Michael Kinsley has an amusing piece on the economic illogic that passes for conventional wisdom:

Bush was in New Mexico on Monday with a new answer to critics who complain that his tax cut proposal favors the rich. In two words: small business. “Most new jobs in America are created by small businesses.†Therefore tax cuts “must focus on the entrepreneur.†And thence to more familiar bromides: It’s not “the government’s money,†it’s “your moneyâ€; “our greatest strength†is “our individual citizensâ€; criticism is “just typical Washington, D.C., political rhetoric, is what it is.â€

The myth of small business is one of the more ridiculous bipartisan superstitions that influence government policy. Small businesses, by their nature, come and go. They create more jobs than big businesses and wipe out more jobs, too. Any small-business owner burdened by high taxes is, by definition, more affluent than the typical big-business owner, who is an ordinary working American with an interest in a retirement fund. Small businesses are swell. But special favors for small business make no sense in terms of either fairness or prosperity.

While I support lowering taxes almost reflexively, I agree with Kinsley that targetted tax cuts favoring some sectors of the economy over others are probably unwarranted. We can add “the family farmer” to this list, too. Kinsley continues:

“We’re standing in the midst of what we call the American dream,†he said. MCT is privately owned by the family of Ted Martinez, who founded it on a shoestring in 1973 and is now a wealthy VIP who hangs around with politicians. “The Martinez family is living that dream,†Bush said.

Before we even get to the fantasy element, there is a logical problem here, isn’t there? A successful “small†business makes an odd poster child for the proposition that the government is getting in the way of small-business success. How did the Martinez family manage to achieve the American dream during a period when high taxes were supposedly thwarting that dream? If MCT Industries is so successful under current arrangements, why does it need a tax cut?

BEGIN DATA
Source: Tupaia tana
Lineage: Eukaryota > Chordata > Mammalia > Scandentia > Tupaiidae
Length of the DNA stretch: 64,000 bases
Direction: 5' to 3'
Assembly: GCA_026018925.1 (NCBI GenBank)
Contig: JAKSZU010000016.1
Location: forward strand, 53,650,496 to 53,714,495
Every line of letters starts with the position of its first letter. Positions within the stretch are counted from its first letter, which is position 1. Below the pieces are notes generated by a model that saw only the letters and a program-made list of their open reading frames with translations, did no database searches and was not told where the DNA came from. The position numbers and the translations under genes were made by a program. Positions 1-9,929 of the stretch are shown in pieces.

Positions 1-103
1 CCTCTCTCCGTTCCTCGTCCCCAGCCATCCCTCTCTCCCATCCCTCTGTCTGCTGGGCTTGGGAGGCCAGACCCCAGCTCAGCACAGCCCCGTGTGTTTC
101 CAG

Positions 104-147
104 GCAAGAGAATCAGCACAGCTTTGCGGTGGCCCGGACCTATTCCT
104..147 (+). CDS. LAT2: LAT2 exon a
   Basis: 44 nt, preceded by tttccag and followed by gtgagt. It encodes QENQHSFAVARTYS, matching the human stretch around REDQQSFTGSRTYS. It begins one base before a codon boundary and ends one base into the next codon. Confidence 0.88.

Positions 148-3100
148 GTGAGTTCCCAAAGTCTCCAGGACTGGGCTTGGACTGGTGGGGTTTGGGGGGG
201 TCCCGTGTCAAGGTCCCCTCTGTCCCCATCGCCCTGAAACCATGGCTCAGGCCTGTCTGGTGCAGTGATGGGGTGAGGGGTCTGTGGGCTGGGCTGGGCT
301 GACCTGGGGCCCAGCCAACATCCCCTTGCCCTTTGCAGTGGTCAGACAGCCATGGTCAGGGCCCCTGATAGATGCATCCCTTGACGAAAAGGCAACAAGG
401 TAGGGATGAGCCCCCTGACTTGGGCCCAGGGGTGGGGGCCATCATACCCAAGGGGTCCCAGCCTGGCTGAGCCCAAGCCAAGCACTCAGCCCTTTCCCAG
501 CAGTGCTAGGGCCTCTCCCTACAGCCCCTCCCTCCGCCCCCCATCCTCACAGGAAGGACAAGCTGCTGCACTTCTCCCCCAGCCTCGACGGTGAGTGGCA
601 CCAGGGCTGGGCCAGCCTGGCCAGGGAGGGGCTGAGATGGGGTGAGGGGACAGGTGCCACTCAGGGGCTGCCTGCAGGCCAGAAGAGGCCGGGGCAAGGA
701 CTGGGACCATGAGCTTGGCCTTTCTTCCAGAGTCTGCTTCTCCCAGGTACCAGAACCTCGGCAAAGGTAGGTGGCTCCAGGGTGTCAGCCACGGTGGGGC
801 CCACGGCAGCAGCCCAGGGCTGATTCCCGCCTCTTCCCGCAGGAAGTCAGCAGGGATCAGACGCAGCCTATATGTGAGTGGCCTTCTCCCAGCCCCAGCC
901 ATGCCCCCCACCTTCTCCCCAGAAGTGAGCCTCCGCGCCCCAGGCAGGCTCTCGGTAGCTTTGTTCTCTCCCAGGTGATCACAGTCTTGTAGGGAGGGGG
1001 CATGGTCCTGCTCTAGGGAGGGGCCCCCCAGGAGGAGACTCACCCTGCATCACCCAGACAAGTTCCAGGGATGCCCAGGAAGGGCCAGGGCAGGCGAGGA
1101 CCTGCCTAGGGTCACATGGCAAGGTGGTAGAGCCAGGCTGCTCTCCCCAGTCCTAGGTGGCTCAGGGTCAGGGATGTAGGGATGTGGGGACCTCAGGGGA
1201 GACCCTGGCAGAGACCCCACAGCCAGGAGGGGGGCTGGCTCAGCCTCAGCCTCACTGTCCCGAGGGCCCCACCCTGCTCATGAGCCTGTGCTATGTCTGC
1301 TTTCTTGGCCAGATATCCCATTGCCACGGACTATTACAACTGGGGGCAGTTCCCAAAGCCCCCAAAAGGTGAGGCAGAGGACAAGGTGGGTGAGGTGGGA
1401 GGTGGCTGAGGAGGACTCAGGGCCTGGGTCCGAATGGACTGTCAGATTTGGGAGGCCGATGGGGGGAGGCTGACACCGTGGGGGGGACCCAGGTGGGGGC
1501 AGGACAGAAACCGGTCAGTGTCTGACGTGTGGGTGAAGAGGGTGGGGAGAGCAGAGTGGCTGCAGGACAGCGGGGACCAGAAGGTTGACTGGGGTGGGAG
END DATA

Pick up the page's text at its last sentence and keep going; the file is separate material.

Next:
Heh. The rest of the article goes on to demonstrate that, in MCT’s case, the company actually got all sorts of government help along the way. This is one of Kinsley’s better pieces in some time.

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James Joyner
About James Joyner
James Joyner is Professor and Department Head of Security Studies at Marine Corps University's Command and Staff College and a nonresident senior fellow at the Scowcroft Center for Strategy and Security at the Atlantic Council. He's a former Army officer and Desert Storm vet. Views expressed here are his own. Follow James on Twitter @DrJJoyner.


  1. Gail says:

    Hi – Family farmer here. Before I ask a couple of questions, here is our situation:

    My husband is 4th generation on original family land. We are not incorporated.

    Corn prices are the same (WITH subsidies) today as they were the year I was married (30 years ago). Tractor prices, fertilizer, etc. are not, by a huge margin. Our first 120 horse tractor: $27,000. The one we bought last year: $112,000 (same HP) Yields have increased but only about 70%.

    When my husband’s father dies we will not be able to pay the estate taxes and keep farming.

    My husband is working a 40+ hour a week job and farming on top of it. ALL the farmers we know under 60 are also working two or more jobs per family *besides* farming.

    We pay, in cash, $10,000 per year for self-employed health insurance. That is the deal employers around here cut to employ farmers – we get extra time off in the spring and fall (usually 4 weeks, total) and they don’t provide insurance.

    We will not farm (even without the estate taxes) after my in-laws are gone because we are sick of govt. regs, govt. programs that *we* can’t even understand, double social security, etc., etc. More and more younger farmers feel the same way.

    So, my first question is: given that we could import all our food and not use any government help for farmers, do you think this is a good idea? At this point in history should we be dependant on others or should we maintain the ability to feed ourselves as a country?

    Second question: Do you believe that as family farmers disappear (a notoriously hard group to effectively organize, or even get to agree on anything)food prices will go down and government involvement will be less? I maintain that when the only entity raising beef is Swift-Premium, who will have a stall-to-slaughter-house-to-store operation, prices will climb dramatically.

    Sorry this is so long.

  2. James Joyner says:


    See my post on this here. It started off as a response to this, but got too long.